Lt. Gov. Garlin Gilchrist, a Democrat from Detroit, is the first African American to serve in the post. As Gov. Gretchen Whitmer’s running mate, he has crisscrossed the state for weeks making the case for a second four-year term. He also is a former community organizer.

Whitmer and Gilchrist face Dixon and her running mate, former state Rep. Shane Hernandez (R-Port Huron), who is Latino.

“Governor Whitmer and I have made historic progress to widen the pathways to opportunity and reduce poverty for Michigan’s Black and African-American communities,” said Gilchrist in a statement to the Advance. “Our unprecedented increases in public funding for education have closed the decades-long school funding gap, investing in students in every ZIP code. We have made low- and no-cost child care available to 150,000 more kids.” 

Lt. Gov. Garlin Gilchrist speaks at a “MI First Vote” rally with Vice President Kamala Harris in Southfield, Mich. on Oct. 15, 2022. (Andrew Roth/Michigan Advance)

Gilchrist was the subject of racist tweet in January from Michigan GOP Co-Chair Meshawn Maddock, who wrote that the LG was a “scary masked man” and his video would make “babies … cry.”

Whitmer condemned the statement as racist and said Republicans should condemn it. Few did.

Gilchrist added that he and Whitmer have been “the last line of defense” for Black state residents. 

“We are providing new, affordable, high-speed internet connections and skills to thousands more Michiganders,” Gilchrist continued. “While we work to move our state forward, the stakes are too high for anyone to sit on the sidelines in this election. Our opponent supports dangerous plans to slash funding for public safety, infrastructure, and public schools, and she is hellbent on making voting harder in Black and Brown communities. … We need everyone’s voice to be a part of the conversation to continue to build a Michigan where people can be successful.”

Voting rights battle

Since former President Donald Trump lost the 2020 election to President Joe Biden, Republicans across the country have introduced legislation to clamp down on voting. That’s become a big issue in the 2022 election for African Americans, who voting rights advocates said would be disproportionately harmed by the bills.

In Michigan, Republicans who run the Senate introduced a 39-bill package last year that restricts voting. Many bills were vetoed by Whitmer. Because of that, Republicans turned to a ballot measure, Secure MI Vote, which include many parts of the legislative package.

Secure MI Vote would: 

  • Require the secretary of state and local clerks to send absentee ballot applications only to voters who request them.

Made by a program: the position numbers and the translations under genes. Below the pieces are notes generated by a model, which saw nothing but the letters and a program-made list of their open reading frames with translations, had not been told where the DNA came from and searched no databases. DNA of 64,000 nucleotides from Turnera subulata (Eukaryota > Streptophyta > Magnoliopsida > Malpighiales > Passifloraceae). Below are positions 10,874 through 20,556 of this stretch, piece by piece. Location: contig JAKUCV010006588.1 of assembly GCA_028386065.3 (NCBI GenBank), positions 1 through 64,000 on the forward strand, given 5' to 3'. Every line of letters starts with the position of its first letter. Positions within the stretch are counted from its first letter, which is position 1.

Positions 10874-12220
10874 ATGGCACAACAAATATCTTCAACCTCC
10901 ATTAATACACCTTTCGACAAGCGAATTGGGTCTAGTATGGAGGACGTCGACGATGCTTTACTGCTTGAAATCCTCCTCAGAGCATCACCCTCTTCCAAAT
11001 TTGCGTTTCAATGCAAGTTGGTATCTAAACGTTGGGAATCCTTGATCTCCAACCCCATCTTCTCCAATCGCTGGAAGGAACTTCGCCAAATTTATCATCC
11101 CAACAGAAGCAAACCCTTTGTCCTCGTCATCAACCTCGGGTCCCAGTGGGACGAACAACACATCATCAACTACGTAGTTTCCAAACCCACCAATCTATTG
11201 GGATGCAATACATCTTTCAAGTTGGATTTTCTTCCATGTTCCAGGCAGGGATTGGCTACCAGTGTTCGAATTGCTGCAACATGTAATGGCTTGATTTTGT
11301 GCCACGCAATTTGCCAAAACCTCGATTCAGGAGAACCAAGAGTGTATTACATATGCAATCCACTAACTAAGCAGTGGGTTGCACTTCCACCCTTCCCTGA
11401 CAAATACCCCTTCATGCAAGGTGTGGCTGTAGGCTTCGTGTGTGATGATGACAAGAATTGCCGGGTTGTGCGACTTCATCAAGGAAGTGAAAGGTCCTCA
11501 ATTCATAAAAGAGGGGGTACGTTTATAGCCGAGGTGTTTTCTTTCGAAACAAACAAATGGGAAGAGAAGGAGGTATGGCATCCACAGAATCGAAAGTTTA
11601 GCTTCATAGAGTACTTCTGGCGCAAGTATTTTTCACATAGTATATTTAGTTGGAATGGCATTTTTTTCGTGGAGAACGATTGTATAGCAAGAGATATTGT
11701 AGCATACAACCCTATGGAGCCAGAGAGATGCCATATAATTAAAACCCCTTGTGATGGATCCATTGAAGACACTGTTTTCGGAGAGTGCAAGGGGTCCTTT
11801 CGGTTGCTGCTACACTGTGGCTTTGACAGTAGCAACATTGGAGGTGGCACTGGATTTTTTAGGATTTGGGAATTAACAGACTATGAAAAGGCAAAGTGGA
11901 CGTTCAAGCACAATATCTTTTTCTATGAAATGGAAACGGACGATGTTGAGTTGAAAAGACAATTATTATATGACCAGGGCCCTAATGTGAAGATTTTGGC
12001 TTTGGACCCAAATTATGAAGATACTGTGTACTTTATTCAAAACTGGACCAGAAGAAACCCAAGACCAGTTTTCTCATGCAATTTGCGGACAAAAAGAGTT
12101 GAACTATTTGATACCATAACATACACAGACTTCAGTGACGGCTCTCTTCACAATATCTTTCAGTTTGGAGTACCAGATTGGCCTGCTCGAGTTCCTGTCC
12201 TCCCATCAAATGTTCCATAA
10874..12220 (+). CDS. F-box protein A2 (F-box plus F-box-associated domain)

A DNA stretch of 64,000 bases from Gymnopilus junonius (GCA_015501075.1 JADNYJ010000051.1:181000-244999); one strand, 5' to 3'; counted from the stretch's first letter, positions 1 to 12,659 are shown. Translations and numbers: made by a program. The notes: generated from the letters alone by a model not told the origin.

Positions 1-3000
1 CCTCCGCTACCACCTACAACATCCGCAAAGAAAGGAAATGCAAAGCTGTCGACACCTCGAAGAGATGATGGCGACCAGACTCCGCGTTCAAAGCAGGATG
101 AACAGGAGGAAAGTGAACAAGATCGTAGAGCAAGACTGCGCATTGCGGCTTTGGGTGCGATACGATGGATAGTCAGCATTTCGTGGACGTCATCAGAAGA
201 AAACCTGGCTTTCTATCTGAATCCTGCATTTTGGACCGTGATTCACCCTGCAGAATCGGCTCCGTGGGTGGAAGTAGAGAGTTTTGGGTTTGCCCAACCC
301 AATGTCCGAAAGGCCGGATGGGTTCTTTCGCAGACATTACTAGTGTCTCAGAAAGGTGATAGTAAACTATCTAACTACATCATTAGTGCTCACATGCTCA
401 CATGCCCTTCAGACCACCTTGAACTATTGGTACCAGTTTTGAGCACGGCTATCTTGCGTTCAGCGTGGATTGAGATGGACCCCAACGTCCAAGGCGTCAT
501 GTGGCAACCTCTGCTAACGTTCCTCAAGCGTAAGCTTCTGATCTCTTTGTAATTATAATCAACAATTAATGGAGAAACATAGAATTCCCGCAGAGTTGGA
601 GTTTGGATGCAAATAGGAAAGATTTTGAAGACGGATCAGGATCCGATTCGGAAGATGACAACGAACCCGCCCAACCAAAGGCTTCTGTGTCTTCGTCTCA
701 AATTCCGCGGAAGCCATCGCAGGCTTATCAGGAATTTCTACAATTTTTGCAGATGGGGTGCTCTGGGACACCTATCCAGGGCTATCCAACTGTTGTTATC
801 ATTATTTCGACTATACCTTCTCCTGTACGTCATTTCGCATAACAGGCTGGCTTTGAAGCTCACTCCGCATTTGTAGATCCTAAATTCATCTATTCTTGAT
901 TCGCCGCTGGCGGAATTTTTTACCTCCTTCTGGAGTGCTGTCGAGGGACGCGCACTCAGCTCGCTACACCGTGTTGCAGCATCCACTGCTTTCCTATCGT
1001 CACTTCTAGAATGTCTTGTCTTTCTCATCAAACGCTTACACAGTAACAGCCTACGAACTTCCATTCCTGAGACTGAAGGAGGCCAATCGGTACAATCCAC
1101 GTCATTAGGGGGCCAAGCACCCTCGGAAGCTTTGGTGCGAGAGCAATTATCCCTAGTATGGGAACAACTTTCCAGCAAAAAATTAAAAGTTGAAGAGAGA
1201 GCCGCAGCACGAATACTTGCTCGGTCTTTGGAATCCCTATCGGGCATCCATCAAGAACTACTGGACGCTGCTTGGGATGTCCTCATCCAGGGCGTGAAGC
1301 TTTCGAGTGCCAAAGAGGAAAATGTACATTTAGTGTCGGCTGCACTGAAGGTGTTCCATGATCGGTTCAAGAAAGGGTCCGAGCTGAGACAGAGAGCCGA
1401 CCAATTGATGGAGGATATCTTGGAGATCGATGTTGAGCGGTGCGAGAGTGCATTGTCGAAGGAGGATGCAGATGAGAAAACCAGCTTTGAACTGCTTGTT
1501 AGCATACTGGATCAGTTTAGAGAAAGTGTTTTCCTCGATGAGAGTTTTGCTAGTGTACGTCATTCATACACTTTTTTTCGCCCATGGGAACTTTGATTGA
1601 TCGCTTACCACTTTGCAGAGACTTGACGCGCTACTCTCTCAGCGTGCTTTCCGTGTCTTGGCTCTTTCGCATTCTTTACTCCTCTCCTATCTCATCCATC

• Ban third-party and private organizations from funding public elections and mandates that voters present photo ID to cast their ballots in person. 
  • Require those who choose to use absentee ballots to submit a driver’s license number, state personal ID number or the last four digits of their Social Security number. Under current law, voters can sign an affidavit of identity.
  • Create a $3 million fund to assist eligible state voters secure a government-issued photo ID.

While Secure MI Vote failed to collect enough signatures to get on the ballot on Nov. 8, the group did turn in petitions over the summer. The Legislature, which is currently GOP-controlled, could adopt the petition and Whitmer has no power to veto it.

Several groups have mobilized in response to these voting restrictions, including the Defend Black Voters coalition, which has launched a campaign to convince companies, such as DTE and Blue Cross/Blue Shield of Michigan, to stop donating to candidates who back voter restriction bills.

“Our message is simple,” Executive Director Ken Whittaker told the Advance in June. “You can’t give these empty statements about Black Lives Matter like you did after the death of George Floyd, change [your] profile pictures to black [and] issue empty policies at the corporations for their staff to feel good, but then on the backside, bankroll legislators that are literally trying to take away the ballot access for Black families, working families, communities of color.”

In response to Republicans’ legislation making it harder to vote, there’s a constitutional amendment, Proposal 2, on the Nov. 8 ballot from the Promote the Vote coalition, which includes the ACLU of Michigan, League of Women Voters and Voters Not Politicians.

Proposal 2 would: 

  • Amend the state Constitution to allow nine days of early voting
  • Continue to allow voters to sign an affidavit attesting to their identity rather than being required to present a voter ID
  • Require ballot drop-off boxes for every 15,000 voters
  • Require that post-election audits only be conducted by the state and local officials
  • Allow voters to register for absentee ballots for all future elections

Kamilia Landrum, Detroit National Association for the Advancement of Colored People (NAACP) executive director, told the Advance that her nonpartisan organization launched a voter education, mobilization and protection initiative 25 years designed to increase turnout, primarily for the Black community. The NAACP was founded by African Americans and whites in upstate New York in 1909. Its Detroit branch was founded in 1912.

“We fight against voter suppression and fight for vote access,” said Landrum. “We have to make sure that we are prepared. We have lawyers and staff who are ready to deal with ballot issues, with challengers who seek to deter people from voting.”

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Ken Coleman
Ken Coleman

Ken Coleman writes about Southeast Michigan, history and civil rights. He is a former Michigan Chronicle senior editor and served as the American Black Journal segment host on Detroit Public Television. He has written and published four books on Black life in Detroit.